Sunday, May 25, 2008

21st Century sophistry: The use of the opinions of social scientists as empirical fact.

There has been a tendency in philosophy to take some piece of research from social psychology to prove beyond doubt some point in favour of the philosopher’s favourite theory. Through a kind of slight of hand, the general maxim that one must not doubt hard empirical fact just because it conflicts with cherished beliefs, seems to forbid a questioning of the often highly subjective and biased interpretations of the evidence by the scientists who conducted the study. Whereas often, even a cursory examination of the original case study shows the results to be open to a number of equally valid interpretations. There is no general argument against this unhealthy philosophical strategy. It is incumbent on us all to remain vigilant against this pervasive bit of twenty first century sophistry.

In “Knowledge and its Place in Nature”, Kornblith develops an argument against the epistemic good of reflection by referring to some social psychology data about the “position effect”. The position effect is the tendency to select things to the right when asked to choose the most preferable out of a selection of similar consumer goods. Kornblith quoted an account of a study by Nisbett and Wilson.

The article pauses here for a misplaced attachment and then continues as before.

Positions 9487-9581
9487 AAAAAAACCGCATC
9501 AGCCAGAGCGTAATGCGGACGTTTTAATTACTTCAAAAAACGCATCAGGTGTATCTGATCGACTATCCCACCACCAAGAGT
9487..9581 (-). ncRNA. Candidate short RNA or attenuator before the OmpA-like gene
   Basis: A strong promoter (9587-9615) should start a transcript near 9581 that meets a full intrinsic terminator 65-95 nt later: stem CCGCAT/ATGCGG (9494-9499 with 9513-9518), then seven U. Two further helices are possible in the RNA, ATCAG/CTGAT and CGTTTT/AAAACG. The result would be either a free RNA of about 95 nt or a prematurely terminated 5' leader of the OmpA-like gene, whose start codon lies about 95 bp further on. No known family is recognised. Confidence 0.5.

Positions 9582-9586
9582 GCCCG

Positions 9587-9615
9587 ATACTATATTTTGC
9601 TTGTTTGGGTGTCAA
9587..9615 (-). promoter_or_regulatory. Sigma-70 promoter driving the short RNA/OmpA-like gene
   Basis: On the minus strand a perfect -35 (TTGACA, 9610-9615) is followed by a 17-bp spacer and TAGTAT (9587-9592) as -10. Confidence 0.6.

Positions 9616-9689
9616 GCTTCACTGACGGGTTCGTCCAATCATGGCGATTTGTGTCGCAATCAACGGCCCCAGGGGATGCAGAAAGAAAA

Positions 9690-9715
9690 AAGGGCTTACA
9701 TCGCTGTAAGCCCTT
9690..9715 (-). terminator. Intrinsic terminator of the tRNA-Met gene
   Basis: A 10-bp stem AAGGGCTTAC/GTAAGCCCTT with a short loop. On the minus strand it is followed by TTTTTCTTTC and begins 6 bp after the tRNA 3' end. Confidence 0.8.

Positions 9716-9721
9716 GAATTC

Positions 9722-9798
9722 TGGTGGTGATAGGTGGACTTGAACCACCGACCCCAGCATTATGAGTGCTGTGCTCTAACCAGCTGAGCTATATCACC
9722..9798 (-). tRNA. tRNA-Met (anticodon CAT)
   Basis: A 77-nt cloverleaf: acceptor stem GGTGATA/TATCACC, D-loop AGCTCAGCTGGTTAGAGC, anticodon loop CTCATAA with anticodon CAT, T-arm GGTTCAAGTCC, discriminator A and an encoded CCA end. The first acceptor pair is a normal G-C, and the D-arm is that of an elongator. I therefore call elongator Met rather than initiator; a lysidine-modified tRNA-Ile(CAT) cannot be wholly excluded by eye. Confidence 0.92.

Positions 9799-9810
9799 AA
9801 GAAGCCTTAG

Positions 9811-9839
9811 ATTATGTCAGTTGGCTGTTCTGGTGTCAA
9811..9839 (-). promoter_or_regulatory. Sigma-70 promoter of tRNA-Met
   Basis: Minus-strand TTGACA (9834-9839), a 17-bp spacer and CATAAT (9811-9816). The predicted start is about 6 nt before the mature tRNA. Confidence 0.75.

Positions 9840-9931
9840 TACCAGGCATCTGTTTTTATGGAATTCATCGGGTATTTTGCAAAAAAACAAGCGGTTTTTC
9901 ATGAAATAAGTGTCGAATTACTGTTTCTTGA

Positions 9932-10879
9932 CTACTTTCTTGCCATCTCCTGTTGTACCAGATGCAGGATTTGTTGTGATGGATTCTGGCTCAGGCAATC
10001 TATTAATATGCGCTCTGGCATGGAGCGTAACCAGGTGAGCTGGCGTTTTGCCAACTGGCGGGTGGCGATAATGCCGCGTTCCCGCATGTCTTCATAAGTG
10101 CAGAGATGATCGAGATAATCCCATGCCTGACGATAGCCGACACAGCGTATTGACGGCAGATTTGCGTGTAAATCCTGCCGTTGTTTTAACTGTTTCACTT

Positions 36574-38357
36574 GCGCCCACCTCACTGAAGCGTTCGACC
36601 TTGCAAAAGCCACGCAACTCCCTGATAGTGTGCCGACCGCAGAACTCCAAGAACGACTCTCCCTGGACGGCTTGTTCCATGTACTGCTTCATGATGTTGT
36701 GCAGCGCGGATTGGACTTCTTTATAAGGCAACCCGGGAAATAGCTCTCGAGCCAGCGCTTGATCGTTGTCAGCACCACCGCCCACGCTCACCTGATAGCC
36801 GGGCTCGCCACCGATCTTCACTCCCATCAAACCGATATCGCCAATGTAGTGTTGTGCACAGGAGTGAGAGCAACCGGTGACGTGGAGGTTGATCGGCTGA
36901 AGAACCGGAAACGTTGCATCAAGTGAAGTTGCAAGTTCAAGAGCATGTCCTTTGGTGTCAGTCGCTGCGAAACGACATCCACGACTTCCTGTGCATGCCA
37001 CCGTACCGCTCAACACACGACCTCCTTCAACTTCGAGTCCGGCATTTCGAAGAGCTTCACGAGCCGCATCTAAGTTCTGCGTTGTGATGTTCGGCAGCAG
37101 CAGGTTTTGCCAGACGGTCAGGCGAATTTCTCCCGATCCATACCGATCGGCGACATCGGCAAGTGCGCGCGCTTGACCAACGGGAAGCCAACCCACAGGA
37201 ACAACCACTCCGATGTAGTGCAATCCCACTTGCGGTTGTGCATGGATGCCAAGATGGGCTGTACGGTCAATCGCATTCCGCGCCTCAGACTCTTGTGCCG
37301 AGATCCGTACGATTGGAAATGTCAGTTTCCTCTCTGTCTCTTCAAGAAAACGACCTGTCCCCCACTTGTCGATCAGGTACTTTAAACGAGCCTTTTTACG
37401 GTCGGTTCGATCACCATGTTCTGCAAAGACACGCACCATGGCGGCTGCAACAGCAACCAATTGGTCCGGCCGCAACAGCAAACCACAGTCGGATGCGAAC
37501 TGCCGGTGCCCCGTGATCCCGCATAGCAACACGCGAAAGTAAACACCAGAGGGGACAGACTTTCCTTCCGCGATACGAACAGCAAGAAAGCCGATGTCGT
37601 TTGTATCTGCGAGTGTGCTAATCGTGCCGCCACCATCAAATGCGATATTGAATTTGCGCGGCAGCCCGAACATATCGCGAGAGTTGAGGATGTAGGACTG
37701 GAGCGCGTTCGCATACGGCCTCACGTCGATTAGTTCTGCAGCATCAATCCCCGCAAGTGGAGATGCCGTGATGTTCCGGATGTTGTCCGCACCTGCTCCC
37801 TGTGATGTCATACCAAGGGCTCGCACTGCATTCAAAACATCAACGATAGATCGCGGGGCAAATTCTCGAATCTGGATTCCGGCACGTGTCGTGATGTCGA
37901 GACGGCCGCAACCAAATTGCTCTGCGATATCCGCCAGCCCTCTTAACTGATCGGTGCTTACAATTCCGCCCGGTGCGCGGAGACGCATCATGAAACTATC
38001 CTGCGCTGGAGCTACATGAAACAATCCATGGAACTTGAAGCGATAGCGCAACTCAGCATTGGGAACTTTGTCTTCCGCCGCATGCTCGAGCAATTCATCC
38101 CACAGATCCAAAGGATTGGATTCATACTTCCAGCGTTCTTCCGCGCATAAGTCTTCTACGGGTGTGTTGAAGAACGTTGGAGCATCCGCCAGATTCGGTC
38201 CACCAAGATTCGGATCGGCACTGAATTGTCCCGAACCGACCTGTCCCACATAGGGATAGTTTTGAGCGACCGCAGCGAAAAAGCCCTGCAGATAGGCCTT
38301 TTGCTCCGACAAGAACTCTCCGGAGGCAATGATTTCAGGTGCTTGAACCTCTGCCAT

“Passers-by in a shopping mall were invited to examine an array of consumer goods (four nightgowns in one study, four identical nylon panty-hose in another) and to rate their quality. There was a pronounced position effect on their evaluations, such that the right-most garments were heavily preferred to the left-most garments. When questioned about the effect of the garments’ position on their choices, virtually all subjects denied such an influence (usually with a tone of annoyance or of concern for the experimenter’s sanity)”

First let me point out that really we should ignore the parenthesis at the end. It must be annoying enough to be asked to rate the relative quality of identical panty hose. To then be asked whether you chose on a different basis from the one you were asked to choose upon just is annoying, and a peeved tone should be expected. The perceived tone of annoyance and concern for the experimenters sanity cannot be counted as data. It is Nisbett and Wilson’s interpretation of the subjects unspoken conversational intentions, which is already influenced by their hypothesis.

Kornblith explains the position effect by claiming that the subjects reconstruct the reasons for their choice after the event on the assumption that they made their choices on a rational basis. Kornblith asks the rhetorical question:

“How else could we possibly explain that those who are influenced by the position effect in judging the quality of consumer goods explain the source of their judgements as lying in objective features of the goods whose quality they judge?”

What would be the effect in the dialectic of giving a good answer to this question? Would it show that Kornblith’s theory of knowledge was false? Far from it. All it would show is that his use of empirical data is irrelevant to his argument. It merely has a rhetorical effect of luring the reader into thinking his arguments are supported somehow by hard psychological fact (if there is such a thing).